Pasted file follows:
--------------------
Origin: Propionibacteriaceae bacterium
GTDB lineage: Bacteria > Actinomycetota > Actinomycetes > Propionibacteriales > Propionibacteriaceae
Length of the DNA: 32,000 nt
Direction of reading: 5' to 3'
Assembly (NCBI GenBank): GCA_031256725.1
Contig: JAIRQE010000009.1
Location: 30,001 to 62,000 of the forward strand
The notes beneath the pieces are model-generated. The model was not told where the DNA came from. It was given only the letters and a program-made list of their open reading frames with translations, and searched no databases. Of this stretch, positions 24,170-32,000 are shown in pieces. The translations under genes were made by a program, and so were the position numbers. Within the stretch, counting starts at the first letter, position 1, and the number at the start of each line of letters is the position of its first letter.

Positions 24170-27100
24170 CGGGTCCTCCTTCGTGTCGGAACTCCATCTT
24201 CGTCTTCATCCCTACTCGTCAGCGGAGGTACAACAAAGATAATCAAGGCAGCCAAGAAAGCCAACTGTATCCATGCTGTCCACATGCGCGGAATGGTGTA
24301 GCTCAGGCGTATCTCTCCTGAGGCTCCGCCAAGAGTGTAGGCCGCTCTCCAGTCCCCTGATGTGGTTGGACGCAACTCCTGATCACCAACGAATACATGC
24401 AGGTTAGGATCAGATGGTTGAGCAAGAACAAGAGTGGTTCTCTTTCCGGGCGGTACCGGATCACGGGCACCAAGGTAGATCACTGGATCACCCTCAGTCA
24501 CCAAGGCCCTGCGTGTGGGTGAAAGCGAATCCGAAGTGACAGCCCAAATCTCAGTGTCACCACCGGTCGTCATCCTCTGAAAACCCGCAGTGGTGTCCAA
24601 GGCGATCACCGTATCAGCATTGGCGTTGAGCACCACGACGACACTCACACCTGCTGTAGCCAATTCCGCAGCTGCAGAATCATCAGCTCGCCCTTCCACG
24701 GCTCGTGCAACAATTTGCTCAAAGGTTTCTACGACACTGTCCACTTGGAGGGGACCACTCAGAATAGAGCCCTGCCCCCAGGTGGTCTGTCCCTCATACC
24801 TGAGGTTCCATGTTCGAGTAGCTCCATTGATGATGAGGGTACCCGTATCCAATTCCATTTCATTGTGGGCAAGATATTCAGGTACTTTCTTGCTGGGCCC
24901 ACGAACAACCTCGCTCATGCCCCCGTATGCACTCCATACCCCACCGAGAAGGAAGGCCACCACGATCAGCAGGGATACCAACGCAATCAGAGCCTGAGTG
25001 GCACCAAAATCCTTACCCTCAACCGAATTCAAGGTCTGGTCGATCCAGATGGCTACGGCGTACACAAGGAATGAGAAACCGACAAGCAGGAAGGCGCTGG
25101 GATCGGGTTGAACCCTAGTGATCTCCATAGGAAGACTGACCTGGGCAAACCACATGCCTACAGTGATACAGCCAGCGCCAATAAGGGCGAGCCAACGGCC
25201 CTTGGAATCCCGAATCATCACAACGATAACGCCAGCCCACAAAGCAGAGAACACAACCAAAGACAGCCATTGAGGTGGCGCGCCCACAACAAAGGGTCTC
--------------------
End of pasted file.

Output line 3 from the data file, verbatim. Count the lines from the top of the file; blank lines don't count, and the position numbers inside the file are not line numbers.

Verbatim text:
Length of the DNA: 32,000 nt